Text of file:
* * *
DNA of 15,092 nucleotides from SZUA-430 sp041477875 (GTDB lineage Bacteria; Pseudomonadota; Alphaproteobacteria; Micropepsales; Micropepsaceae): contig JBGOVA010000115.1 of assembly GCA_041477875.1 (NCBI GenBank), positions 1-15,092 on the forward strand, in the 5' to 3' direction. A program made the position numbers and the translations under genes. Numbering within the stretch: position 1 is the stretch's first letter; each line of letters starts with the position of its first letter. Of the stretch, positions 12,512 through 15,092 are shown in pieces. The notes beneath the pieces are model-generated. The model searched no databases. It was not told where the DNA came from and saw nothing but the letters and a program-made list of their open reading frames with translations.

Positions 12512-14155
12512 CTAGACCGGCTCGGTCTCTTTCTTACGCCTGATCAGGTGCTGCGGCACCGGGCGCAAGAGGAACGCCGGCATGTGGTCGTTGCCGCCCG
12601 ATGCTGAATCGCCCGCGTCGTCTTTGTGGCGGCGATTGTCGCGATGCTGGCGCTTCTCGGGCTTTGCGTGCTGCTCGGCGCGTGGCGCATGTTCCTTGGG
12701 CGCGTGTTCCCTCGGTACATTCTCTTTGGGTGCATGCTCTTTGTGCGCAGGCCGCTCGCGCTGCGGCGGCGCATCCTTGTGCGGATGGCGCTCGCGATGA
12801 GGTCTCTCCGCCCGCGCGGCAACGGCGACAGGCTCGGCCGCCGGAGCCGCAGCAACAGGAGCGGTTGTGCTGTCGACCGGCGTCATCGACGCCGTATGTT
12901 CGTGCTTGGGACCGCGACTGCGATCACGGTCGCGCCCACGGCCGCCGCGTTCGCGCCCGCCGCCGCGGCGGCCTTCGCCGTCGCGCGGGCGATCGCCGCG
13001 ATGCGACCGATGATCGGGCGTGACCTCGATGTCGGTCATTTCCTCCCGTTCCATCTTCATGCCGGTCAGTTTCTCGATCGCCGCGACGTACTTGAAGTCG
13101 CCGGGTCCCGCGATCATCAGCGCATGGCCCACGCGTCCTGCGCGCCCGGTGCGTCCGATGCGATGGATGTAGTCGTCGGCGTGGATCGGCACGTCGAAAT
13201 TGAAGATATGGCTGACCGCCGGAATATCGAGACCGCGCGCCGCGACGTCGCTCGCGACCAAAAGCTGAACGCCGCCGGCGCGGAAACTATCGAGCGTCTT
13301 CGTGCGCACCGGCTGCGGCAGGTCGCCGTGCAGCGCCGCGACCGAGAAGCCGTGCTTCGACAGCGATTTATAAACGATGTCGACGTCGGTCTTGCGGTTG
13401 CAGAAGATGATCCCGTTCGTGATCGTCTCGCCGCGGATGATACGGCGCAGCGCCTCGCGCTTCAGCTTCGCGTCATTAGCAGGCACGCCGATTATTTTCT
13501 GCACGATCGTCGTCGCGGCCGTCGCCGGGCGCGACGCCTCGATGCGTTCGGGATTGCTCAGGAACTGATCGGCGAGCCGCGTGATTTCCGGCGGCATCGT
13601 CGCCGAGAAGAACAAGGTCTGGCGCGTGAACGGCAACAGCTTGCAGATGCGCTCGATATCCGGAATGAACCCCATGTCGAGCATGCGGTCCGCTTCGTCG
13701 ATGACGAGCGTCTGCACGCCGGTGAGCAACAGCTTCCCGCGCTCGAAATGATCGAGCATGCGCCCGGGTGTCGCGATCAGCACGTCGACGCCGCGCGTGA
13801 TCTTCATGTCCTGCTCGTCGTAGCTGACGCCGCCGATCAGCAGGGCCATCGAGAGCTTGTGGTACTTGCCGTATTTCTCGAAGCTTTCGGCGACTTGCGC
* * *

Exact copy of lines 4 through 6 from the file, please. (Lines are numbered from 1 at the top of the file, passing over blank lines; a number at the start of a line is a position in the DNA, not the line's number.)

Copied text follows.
12601 ATGCTGAATCGCCCGCGTCGTCTTTGTGGCGGCGATTGTCGCGATGCTGGCGCTTCTCGGGCTTTGCGTGCTGCTCGGCGCGTGGCGCATGTTCCTTGGG
12701 CGCGTGTTCCCTCGGTACATTCTCTTTGGGTGCATGCTCTTTGTGCGCAGGCCGCTCGCGCTGCGGCGGCGCATCCTTGTGCGGATGGCGCTCGCGATGA
12801 GGTCTCTCCGCCCGCGCGGCAACGGCGACAGGCTCGGCCGCCGGAGCCGCAGCAACAGGAGCGGTTGTGCTGTCGACCGGCGTCATCGACGCCGTATGTT